Like we stated earlier, trucks are costlier than most regular cars. This cost increases as the capacity and functionality of the truck increases. Based on this fact, it is very important that you carefully choose the truck that matches your need and your pocket.

To effectively do this, you will need to know exactly what you need in a truck.

Define Your Need

What exactly do you need the truck for? Do you just love the idea of owning a truck? Do you just love its size and imposing physical presence? If you do not intend to do any hauling with it then you may just be fine with a mid-size truck like the Colorado.

If however you’re going to be doing some hauling, then you will likely require a 4×4 wheel. If you are really hauling heavy stuff like a caravan or mobile home, then you may need to look for a dually. These are just a few examples of how your need should determine your choice.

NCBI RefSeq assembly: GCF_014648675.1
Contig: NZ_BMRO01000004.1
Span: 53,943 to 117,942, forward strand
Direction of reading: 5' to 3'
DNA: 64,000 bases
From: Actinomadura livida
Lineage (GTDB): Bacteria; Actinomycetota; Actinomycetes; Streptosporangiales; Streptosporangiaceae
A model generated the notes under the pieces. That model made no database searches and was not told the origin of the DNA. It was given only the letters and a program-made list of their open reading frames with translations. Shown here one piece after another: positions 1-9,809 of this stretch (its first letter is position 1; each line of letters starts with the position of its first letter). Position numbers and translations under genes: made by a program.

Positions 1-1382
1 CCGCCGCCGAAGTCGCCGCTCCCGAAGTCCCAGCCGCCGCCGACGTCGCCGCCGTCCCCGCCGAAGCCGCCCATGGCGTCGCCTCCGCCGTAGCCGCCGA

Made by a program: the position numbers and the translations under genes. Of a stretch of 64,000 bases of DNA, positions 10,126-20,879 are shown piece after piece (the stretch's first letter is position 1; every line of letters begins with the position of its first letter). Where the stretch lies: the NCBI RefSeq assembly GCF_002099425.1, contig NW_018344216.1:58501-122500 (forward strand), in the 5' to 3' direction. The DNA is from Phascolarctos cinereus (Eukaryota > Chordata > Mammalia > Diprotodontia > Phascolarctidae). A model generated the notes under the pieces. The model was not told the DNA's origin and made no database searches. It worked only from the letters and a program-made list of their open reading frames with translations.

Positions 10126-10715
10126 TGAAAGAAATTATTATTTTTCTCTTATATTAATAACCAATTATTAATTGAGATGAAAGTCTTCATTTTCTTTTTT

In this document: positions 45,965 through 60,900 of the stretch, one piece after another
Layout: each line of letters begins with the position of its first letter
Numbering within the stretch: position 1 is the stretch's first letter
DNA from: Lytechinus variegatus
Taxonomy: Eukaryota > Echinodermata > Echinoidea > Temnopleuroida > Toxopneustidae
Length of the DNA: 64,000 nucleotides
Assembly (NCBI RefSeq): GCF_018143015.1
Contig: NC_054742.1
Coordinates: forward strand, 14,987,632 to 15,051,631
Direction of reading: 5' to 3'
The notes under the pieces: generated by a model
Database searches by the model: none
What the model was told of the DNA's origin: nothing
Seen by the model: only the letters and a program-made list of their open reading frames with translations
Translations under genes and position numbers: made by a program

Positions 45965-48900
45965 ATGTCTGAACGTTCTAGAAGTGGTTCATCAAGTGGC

Dealers like can help guide you by answering any questions you may have during the choosing process.

Understanding Trailering Terms

If like a lot of truck owners you intend to haul a trailer with your truck, it is important you understand some basic trailering terms. Knowing and understanding what these terms mean will help you understand the specifications you will find listed against the trucks you check.

Some terms you are likely to come across include:

Gross Combined Weight Rating (GCWR)

This refers to the total weight your truck has to pull. This includes the maximum weight of your truck while loaded and that of your attached trailer while also loaded.